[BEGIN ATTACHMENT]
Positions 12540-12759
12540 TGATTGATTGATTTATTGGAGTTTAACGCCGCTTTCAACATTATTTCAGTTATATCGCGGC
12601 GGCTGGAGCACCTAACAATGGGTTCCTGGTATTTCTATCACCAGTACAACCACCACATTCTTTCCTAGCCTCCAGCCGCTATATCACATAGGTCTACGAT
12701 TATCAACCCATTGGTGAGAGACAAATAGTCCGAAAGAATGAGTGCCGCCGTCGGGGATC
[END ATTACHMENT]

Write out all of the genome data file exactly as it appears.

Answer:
Positions 12540-12759
12540 TGATTGATTGATTTATTGGAGTTTAACGCCGCTTTCAACATTATTTCAGTTATATCGCGGC
12601 GGCTGGAGCACCTAACAATGGGTTCCTGGTATTTCTATCACCAGTACAACCACCACATTCTTTCCTAGCCTCCAGCCGCTATATCACATAGGTCTACGAT
12701 TATCAACCCATTGGTGAGAGACAAATAGTCCGAAAGAATGAGTGCCGCCGTCGGGGATC